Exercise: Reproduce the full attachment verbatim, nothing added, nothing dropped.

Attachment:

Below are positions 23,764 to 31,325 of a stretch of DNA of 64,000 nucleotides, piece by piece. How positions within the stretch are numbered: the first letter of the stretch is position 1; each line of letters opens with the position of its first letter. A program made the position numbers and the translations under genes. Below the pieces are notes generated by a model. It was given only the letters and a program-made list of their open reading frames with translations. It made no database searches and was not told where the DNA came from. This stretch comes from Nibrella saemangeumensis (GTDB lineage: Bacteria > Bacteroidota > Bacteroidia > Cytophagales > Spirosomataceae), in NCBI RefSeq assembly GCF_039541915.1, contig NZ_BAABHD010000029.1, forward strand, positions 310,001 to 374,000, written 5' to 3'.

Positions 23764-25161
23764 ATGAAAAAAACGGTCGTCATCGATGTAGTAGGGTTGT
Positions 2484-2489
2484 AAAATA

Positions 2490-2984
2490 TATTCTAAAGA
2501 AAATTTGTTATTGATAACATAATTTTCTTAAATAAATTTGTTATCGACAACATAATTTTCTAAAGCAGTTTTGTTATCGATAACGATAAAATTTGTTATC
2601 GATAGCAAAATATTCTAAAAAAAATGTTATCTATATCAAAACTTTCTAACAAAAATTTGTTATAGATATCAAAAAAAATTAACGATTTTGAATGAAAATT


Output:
Below are positions 23,764 to 31,325 of a stretch of DNA of 64,000 nucleotides, piece by piece. How positions within the stretch are numbered: the first letter of the stretch is position 1; each line of letters opens with the position of its first letter. A program made the position numbers and the translations under genes. Below the pieces are notes generated by a model. It was given only the letters and a program-made list of their open reading frames with translations. It made no database searches and was not told where the DNA came from. This stretch comes from Nibrella saemangeumensis (GTDB lineage: Bacteria > Bacteroidota > Bacteroidia > Cytophagales > Spirosomataceae), in NCBI RefSeq assembly GCF_039541915.1, contig NZ_BAABHD010000029.1, forward strand, positions 310,001 to 374,000, written 5' to 3'.

Positions 23764-25161
23764 ATGAAAAAAACGGTCGTCATCGATGTAGTAGGGTTGT
Positions 2484-2489
2484 AAAATA

Positions 2490-2984
2490 TATTCTAAAGA
2501 AAATTTGTTATTGATAACATAATTTTCTTAAATAAATTTGTTATCGACAACATAATTTTCTAAAGCAGTTTTGTTATCGATAACGATAAAATTTGTTATC
2601 GATAGCAAAATATTCTAAAAAAAATGTTATCTATATCAAAACTTTCTAACAAAAATTTGTTATAGATATCAAAAAAAATTAACGATTTTGAATGAAAATT